Identifying appropriate residential communities may be confusing and overwhelming at times. The general information below can be used as a starting point for our work together.




Independent Living is simply any housing arrangement designed exclusively for seniors, generally those aged 55 and over who are healthy and have active lifestyles with no significant impairments. Housing varies widely, from apartment-style living to freestanding homes. In general, the housing is friendlier to older adults, often being more compact, with easier navigation and no maintenance or yard work to worry about.  Many are attracted to the prospects of new social opportunities, enriching activities, and a stimulating environment.


While residents live independently, most communities offer amenities, activities, and services. Centers are often available on site to give seniors the opportunity to connect with peers and participate in community and educational activities, movie nights, or outings to theater or other destinations. Independent Living communities may also offer facilities such as a swimming pool, fitness center, or other clubs and interest groups. Other services offered in Independent Living may include beauty and barber salons, daily meals, and basic housekeeping and laundry services.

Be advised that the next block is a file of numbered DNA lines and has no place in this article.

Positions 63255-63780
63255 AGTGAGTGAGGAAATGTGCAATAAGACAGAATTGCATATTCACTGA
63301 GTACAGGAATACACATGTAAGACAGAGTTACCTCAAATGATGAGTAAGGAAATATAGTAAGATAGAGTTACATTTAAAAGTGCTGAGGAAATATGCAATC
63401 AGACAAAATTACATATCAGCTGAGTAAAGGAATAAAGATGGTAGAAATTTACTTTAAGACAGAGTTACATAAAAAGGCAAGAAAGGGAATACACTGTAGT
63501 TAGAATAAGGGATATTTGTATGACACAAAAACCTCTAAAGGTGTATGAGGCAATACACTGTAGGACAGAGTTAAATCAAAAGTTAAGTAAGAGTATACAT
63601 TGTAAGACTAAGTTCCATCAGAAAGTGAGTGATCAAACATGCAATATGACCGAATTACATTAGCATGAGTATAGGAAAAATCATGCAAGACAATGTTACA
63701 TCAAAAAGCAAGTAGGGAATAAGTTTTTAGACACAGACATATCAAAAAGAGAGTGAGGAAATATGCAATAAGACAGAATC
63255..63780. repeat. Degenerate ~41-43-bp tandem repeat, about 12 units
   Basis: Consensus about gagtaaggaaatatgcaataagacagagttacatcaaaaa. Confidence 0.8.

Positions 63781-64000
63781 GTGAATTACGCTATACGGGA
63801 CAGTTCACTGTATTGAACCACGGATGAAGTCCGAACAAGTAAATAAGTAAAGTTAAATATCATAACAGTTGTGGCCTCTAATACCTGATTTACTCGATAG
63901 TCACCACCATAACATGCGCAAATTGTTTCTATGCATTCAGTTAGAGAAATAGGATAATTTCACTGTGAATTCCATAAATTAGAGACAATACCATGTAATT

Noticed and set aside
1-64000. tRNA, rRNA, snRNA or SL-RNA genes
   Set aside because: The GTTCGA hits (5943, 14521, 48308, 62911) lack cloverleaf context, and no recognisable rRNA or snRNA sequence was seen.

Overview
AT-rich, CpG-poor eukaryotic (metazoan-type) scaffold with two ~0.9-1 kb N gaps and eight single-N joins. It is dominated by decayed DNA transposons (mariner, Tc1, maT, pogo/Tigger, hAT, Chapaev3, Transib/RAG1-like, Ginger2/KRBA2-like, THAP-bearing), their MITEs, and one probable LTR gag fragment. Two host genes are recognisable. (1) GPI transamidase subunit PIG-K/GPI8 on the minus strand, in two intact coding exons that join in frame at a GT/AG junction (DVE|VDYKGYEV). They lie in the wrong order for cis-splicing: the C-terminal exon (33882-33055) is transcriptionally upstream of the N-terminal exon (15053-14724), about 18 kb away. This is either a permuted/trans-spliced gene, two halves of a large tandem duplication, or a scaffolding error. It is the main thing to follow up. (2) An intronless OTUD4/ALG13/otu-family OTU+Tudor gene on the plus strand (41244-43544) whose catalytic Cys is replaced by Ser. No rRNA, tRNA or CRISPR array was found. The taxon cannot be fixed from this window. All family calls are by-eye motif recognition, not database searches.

Independent Living communities are designed to be physically safer, including having handrails in the bathrooms and 24-hour emergency response systems. Since Independent Living communities are aimed at older adults who need little or no assistance with Activities of Daily Living (such as help with medication, bathing, dressing, etc.), most do not offer medical care or nursing staff. As with regular housing, though, you can hire in-home help separately as required.


You may want to consider independent living if:


  • You’d like a place that does not require a lot of maintenance and upkeep
  • You like the idea of socializing with peers and having activity options nearby




An Assisted Living community is a long-term care option that provides more personal care services, combining housing, support services and health care. Assisted Living is a good option for individuals who require help with Activities of Daily Living – meals, medication reminders and possibly assistance with bathing, dressing and transportation – while still maintaining a level of independence. Services provided may vary from community to community.


There are multiple settings to choose from ranging from small residential homes to one-story buildings, or high-rises and multi-acre developments. They may be freestanding or part of a campus that also contains a skilled nursing care unit.


The on-site staff is available 24 hours, seven days a week to provide protective oversight for their residents who need it. Assisted Living communities appeal to seniors who would like to live in a social environment with few responsibilities and easy access to non-skilled care.